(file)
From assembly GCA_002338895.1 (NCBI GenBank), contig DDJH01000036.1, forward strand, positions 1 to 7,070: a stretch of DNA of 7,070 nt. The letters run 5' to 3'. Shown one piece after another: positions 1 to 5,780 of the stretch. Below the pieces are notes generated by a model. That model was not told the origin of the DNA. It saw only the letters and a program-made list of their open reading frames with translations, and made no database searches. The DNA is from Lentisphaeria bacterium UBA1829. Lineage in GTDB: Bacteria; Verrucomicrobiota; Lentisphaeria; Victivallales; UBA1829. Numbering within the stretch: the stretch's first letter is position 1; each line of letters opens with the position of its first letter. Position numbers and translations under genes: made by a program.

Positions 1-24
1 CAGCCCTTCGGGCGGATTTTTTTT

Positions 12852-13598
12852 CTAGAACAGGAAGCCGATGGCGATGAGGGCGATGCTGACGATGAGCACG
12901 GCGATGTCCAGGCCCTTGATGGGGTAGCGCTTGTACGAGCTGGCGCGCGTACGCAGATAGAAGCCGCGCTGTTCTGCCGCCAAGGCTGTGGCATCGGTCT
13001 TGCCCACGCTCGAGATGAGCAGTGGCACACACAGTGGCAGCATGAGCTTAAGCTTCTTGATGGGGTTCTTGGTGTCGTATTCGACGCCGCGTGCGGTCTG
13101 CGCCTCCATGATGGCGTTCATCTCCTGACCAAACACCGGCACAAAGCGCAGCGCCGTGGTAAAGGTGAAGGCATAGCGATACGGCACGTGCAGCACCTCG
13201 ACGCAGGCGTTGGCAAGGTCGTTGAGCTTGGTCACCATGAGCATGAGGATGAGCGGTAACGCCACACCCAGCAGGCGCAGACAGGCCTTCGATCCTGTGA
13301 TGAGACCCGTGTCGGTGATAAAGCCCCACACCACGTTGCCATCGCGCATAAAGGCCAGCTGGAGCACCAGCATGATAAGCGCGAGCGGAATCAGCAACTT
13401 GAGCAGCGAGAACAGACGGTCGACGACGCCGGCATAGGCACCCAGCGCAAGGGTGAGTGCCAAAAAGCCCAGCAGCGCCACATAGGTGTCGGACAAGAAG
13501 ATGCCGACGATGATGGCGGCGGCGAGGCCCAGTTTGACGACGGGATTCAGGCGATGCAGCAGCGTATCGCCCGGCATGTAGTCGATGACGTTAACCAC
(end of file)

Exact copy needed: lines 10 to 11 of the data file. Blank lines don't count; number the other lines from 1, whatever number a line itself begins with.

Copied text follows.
13301 TGAGACCCGTGTCGGTGATAAAGCCCCACACCACGTTGCCATCGCGCATAAAGGCCAGCTGGAGCACCAGCATGATAAGCGCGAGCGGAATCAGCAACTT
13401 GAGCAGCGAGAACAGACGGTCGACGACGCCGGCATAGGCACCCAGCGCAAGGGTGAGTGCCAAAAAGCCCAGCAGCGCCACATAGGTGTCGGACAAGAAG